The power reserve as insurance for the electricity system
The power reserve is a resource that Svenska kraftnät has at the ready in the event of any electricity shortage in Sweden. During the winter, Karlshamnsverket is part of Svenska kraftnät’s power reserve. The power plant can also deliver other supporting services to ensure a secure electricity supply.
Hydropower, nuclear power and wind power normally meet Sweden’s electricity needs. But when normal production is interrupted, or when the need for electricity is unusually high, Karlshamnsverket can be started up at short notice to deliver electricity. It only takes two hours for Karlshamnsverket to go from standby to production.
Karlshamnsverket is fueled by oil and has a total capacity of 662 MW. It’s been a reserve power plant since the beginning of the 1980s. This is a task that we take very seriously and that we have done quite well at. You could say that the power plant functions as insurance for the entire electricity system.
Karlshamnsverket – a reserve power plant in a constant state of readiness
This is how Karlshamns power station works
Listen to Henrik Pagels, operations manager at Karlshamns power station, when he shows us how Karlshamns power station works
Over a longer period, for example an entire year, Swedish has a surplus of energy and we export large amounts of fossil-free electricity to other countries. However, this doesn’t meant that there is enough electricity at any given moment. Karlshamnsverket is there for those moments – when the system suddenly needs extra capacity. This is mostly during the winter, when we use a lot of electricity in Sweden. That is why Svenska kraftnät has been tasked with managing the power reserve from November 16 to March 15 every winter. Karlshamnsverket is the production portion of the power reserve, contributing 562 MW. As the system operator, Svenska kraftnät has extended the power reserve agreement until 2025.
The power plant is always staffed, regardless of the season or time of day, since interruptions to our electricity system can occur at any time. In addition to the power reserve, the power station can deliver several other supporting services, such as helping maintain a stable frequency in the electricity grid. The need for these services varies during the year – they’re not limited to the winter months.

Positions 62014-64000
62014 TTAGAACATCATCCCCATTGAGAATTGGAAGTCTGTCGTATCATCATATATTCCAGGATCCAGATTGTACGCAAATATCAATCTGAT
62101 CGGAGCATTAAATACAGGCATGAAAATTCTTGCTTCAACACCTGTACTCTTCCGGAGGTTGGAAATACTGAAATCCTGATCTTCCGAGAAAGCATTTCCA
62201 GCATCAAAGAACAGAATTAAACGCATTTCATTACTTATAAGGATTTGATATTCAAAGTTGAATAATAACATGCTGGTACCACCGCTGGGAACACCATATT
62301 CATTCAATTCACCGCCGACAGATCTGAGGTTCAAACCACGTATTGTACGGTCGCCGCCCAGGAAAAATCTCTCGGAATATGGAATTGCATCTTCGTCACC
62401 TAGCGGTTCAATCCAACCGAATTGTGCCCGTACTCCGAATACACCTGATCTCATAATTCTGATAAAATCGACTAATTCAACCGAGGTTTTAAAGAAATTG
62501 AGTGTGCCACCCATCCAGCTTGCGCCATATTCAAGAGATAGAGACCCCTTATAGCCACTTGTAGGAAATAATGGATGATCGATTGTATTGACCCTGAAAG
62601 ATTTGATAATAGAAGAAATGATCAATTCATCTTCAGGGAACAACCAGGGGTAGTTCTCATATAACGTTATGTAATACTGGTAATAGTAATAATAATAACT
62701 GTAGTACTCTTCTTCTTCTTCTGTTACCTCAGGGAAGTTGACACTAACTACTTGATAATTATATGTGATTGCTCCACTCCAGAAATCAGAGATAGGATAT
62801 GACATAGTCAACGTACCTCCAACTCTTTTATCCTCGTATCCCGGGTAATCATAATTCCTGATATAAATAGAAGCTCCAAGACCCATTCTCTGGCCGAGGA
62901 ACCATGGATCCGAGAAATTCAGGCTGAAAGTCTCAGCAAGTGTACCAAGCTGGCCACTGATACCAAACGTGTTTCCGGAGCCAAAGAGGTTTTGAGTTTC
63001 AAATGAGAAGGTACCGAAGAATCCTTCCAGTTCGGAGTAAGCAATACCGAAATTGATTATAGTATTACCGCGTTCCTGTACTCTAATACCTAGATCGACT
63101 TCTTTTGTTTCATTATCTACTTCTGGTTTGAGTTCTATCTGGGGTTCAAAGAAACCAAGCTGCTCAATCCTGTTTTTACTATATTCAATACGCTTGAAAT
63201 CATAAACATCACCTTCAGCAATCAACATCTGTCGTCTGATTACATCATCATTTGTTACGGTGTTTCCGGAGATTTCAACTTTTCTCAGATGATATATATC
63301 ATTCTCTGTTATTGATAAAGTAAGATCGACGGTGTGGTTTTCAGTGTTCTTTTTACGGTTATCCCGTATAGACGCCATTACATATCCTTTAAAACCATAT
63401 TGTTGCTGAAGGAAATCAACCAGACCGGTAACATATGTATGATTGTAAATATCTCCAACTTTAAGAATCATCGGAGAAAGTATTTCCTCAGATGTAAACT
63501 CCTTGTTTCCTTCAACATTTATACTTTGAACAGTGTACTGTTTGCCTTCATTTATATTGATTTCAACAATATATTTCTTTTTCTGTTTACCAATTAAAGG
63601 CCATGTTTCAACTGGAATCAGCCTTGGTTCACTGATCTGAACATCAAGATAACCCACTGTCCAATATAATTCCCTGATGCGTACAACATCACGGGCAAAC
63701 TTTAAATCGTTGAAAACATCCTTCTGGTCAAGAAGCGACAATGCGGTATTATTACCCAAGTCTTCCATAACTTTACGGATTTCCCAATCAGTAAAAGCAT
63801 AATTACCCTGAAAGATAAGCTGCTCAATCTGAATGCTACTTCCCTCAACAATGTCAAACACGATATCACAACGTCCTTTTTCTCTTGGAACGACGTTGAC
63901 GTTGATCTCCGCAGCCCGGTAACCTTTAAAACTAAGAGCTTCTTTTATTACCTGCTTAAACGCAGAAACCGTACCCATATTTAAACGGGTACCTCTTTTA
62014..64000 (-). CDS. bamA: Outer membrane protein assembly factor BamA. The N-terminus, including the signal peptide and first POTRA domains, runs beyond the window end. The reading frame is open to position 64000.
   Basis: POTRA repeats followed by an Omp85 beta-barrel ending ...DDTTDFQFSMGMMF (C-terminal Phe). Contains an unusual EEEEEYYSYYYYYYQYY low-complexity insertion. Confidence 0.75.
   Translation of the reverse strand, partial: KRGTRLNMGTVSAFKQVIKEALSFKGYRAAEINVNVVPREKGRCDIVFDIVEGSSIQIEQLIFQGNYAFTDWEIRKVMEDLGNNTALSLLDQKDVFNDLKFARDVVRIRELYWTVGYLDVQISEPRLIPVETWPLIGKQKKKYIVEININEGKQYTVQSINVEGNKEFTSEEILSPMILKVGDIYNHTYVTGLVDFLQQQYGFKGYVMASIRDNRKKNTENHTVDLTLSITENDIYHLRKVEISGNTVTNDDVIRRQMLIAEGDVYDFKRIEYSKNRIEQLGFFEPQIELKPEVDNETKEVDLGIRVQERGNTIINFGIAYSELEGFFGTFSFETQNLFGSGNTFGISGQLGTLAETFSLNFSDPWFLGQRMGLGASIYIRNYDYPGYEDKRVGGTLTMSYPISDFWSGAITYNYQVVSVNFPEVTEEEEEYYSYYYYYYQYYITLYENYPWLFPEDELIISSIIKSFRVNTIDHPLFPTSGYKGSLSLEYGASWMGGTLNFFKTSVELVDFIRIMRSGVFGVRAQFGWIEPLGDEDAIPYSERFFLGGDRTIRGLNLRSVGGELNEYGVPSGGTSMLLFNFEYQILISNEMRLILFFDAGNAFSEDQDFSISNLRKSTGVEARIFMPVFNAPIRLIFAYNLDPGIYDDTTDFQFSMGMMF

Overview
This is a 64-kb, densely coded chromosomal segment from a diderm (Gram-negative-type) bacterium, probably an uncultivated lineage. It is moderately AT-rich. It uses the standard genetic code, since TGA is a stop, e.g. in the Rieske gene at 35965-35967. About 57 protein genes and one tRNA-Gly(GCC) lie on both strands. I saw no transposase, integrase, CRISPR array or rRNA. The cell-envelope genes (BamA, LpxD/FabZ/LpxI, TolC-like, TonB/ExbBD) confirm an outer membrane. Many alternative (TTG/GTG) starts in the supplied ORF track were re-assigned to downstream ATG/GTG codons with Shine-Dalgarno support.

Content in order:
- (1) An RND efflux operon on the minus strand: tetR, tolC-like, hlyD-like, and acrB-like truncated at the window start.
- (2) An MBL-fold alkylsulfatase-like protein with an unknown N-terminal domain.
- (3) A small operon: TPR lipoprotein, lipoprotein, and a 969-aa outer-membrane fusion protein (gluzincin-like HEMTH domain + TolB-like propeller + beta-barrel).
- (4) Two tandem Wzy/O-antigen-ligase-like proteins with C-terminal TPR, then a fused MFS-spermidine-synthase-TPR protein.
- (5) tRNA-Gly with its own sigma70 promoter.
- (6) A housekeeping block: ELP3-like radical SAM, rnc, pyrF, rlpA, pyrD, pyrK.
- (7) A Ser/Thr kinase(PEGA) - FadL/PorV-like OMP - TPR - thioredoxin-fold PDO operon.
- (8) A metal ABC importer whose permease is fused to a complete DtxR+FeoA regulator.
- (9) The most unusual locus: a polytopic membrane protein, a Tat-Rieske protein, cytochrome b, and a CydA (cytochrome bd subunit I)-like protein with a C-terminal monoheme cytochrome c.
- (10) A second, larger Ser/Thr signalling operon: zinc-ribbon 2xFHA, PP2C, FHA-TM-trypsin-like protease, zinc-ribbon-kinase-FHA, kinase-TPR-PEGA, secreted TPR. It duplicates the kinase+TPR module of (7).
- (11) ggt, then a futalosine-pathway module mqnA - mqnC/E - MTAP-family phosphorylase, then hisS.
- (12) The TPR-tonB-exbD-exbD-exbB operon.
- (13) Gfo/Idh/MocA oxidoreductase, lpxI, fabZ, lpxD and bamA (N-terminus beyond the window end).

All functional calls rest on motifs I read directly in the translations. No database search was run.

It’s essential for a reserve power plant to be able to start up quickly when needed. That is why maintenance and improvement projects are so important at Karlshamnsverket, and what we spend the most of our time on when we’re not in operation. Many employees have expertise both in maintenance and in operations. Operational staff work with preventative maintenance, and we start up our maintenance technicians jump in as reserve power technicians and operate the power plant together with their operational colleagues.
Read more about how procurement with Svenska kraftnät works.
With the environment in focus
The environment is very important to us. When you see smoke coming out of our chimneys or a large oil tanker in our port, remember that we work deliberately and systematically with all kinds of environmental issues that are relevant for our operations. We are ISO 14001 certified, which is an international standard that establishes what a company needs to do to have a structured environmental agenda. Certification means that we meet the high standards that certified companies adhere to in terms of environmental expertise and procedures. If you have questions about our environmental policy or goals, you are welcome to contact us at [email protected].